A new department, tentatively named the Department of World Languages and Cultures, will take effect starting next fall. The department will result from a merger of the German, Norwegian, Chinese and French programs.
“It creates a clear, unified voice for modern languages on campus,” said Mary Rice, current chair of the Spanish department and future chair of the new department.
The merger will simplify administrative duties for faculty members and could streamline some processes for students, such as transferring credits. Students likely will not see many changes within the classroom but could see an increased number of programs and events on campus.
As one department, these programs will be able to pool resources and focus on out-of-class cultural education, according to Tao Ming, chair of the Chinese department.
The merger could also allow Concordia to hire professors in the future that could teach multiple languages. This kind of addition might be logistically difficult with the current department system, according to Rice.
While the faculty members involved in this merger are optimistic about its success, some had initial doubts about the feasibility of running a single department composed of different language programs. Possible issues include the loss of department autonomy, communication issues and different program sizes. While Spanish consistently has large class sizes, other languages, like French and German, are less in demand.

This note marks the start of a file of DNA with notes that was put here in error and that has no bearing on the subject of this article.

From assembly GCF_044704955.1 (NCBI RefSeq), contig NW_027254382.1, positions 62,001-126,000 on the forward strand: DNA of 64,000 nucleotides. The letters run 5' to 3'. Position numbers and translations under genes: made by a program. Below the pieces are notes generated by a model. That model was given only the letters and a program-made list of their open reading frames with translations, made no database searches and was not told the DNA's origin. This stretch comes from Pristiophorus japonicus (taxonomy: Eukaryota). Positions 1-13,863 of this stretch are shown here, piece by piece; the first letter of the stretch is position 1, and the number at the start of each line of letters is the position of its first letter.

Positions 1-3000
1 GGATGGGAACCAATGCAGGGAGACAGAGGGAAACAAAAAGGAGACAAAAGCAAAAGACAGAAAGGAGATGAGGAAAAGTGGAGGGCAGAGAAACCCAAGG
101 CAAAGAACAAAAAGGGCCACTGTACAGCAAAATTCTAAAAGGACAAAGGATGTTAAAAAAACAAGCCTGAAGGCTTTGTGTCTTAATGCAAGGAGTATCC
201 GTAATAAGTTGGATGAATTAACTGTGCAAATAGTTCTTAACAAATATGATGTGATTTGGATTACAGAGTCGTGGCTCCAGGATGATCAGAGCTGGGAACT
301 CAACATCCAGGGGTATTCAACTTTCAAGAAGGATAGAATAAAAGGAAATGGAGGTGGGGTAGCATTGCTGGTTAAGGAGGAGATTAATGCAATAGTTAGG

Jonathan Clark, chair of the German department, believes that this merger will be a way for the college to model cultural understanding.
“We’re going into it with a spirit of cooperation,” he said.
Clark emphasized that the languages come from different cultural backgrounds, which can lead to conflict, such as disagreements about teaching styles.
Despite differences, the resounding message of Rice, Ming and Clark was that the languages’ drive to engage students in intercultural discussion would bring the different departments together.
“We have the opportunity to have a strong voice as to the value of learning about different languages and cultures,” Clark said. “We can articulate our common vision of the importance of an international education for students.”
While some of the languages have strong enrollment numbers, such as Spanish and the growing Chinese department, many of these students are not taking these classes for the love of the language.
“We all fight the dominant culture here at Concordia that students just want to complete their core requirements,” Rice said.
The departments hope to reach out to students through campus events and opportunities for international travel, but also by using advocacy within the classroom. They view this merger of departments as a way to bolster all of the languages, rather than only focusing on promoting their own.
While each department has a unique set of needs from the administration, Rice, Clark, and Ming all focused on what they believe to be best for students: an education focused not only on linguistics, but on culture, as well.
Rice says that all of the language classes teach more than just the language. “Students learn to see the world from the perspective of someone else,” Rice said. “Something as simple as sentence structure shows that not everyone thinks the same way.”